Unlike gold panning, gold mining involves the use of equipment that specifically excavates earth and rock to aid the mining process. The equipment typically needs to be lightweight but durable and strong in terms of integrity. Many tools have a metal edge to bite into the earth and rock. Gold-mining tools can be purchased in different sizes, from hand dowels to foldable shovels for heavy work. In more industrialized mining operations, drills provide faster movement of earth. These types of tools typically require permits for use, as they can cause significant environmental damage.
For basic, quick removal of dirt and debris, a hand dowel or blade works well. Typically made of lightweight metal, such as aluminum, and having a durable handle, this type of shovel can be easily packed and carried and quickly cleaned. The long blade design of the shovel helps with poking and prying small gold pieces loose without harming your fingers or hands.
Picks, available in both small and large sizes, are typically made of a strong metal such as steel. This tool is designed to chip and pry away at stubborn rock pieces that cannot be budged or broken with a basic hand shovel. A pick is easy to transport; simply strap the handle in a loop, with the head facing upward. It can also be used as a weapon to fend off an animal in remote locations. Mining picks can be obtained in small, one-hand designs or larger, two-handed versions. Picks, versatile and widely available, can be found in hiking, mining and hardware stores.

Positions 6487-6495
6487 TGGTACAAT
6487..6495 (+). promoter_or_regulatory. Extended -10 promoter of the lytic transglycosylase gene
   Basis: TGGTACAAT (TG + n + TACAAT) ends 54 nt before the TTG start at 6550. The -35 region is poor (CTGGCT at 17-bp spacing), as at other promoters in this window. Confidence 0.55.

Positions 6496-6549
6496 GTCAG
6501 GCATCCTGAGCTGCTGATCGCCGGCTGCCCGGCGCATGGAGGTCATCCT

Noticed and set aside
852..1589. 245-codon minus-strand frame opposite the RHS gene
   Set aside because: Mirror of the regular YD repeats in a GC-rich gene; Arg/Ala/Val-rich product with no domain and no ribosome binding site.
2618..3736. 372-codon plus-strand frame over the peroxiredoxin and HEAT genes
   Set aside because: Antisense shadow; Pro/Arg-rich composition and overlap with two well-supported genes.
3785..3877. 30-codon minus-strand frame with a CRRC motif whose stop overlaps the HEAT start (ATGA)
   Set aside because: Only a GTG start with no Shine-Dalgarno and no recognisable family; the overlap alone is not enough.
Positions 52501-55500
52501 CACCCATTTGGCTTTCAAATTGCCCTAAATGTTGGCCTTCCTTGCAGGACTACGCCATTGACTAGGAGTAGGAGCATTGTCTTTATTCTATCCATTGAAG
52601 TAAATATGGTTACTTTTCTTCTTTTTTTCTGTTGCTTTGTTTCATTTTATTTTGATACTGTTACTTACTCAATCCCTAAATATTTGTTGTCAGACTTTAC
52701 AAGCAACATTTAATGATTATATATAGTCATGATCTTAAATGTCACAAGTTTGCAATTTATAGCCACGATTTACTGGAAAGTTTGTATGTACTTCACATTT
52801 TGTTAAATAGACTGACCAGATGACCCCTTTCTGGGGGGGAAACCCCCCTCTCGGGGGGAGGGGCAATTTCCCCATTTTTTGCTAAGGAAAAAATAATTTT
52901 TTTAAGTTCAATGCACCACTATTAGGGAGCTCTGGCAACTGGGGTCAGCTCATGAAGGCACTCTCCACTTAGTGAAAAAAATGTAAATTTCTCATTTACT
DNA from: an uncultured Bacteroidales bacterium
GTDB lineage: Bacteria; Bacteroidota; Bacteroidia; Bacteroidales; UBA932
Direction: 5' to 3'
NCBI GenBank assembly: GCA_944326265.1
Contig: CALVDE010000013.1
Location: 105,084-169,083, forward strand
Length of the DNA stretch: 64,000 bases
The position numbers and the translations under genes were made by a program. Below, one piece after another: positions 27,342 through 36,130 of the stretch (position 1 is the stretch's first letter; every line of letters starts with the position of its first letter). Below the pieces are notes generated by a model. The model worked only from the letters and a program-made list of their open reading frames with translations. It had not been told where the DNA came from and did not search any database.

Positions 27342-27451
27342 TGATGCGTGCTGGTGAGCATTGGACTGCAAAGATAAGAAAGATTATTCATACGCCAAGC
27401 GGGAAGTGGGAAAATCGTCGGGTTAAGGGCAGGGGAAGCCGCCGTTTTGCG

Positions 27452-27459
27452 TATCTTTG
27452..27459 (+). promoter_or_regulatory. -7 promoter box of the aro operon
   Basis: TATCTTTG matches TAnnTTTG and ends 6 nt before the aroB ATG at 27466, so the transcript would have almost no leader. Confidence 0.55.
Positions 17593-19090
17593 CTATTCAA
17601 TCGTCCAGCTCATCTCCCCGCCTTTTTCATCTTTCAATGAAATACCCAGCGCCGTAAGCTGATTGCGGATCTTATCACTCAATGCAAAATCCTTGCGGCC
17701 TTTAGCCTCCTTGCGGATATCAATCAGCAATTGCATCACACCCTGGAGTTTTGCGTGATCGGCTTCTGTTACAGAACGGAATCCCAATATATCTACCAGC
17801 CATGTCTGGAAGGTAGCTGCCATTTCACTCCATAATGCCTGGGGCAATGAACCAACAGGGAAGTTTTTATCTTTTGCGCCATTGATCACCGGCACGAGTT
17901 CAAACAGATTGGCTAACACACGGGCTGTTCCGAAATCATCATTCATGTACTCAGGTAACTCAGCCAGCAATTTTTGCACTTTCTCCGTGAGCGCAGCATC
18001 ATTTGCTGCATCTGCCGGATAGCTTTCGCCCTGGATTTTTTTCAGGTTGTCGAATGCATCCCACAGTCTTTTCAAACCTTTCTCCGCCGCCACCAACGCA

Gold mining can involve going into crevasses and caves, making a helmet lamp a critical accessory. Strapped to a cave helmet, the battery-operated lamp sits on the front of the helmet, positioned so that the light beam falls on the whatever is in the wearer’s field of view.
Digging and picking can raise a lot of dust. A brush can quickly clean loosened dirt and debris, clearing out a targeted area easily and giving the user the ability to better see the area of excavation. Sufficient lighting is crucial if you are seeking gold as part of an archaeological find, as opposed to just gold ore, or when performing delicate excavation to preserve the size and shape of a large ore piece.
Automated and designed to provide the benefits of a jackhammer, this tool can make quick work of basic stone and compacted earth, excavating significant amounts of area quickly. The hammer drill bit, made of hardened steel, can break apart softer stone easily. Most hammer drills require a stronger power source than batteries; a portable electric or gas-driven generator is required in most applications. Environmental permits may be required for excavation with a hammer drill.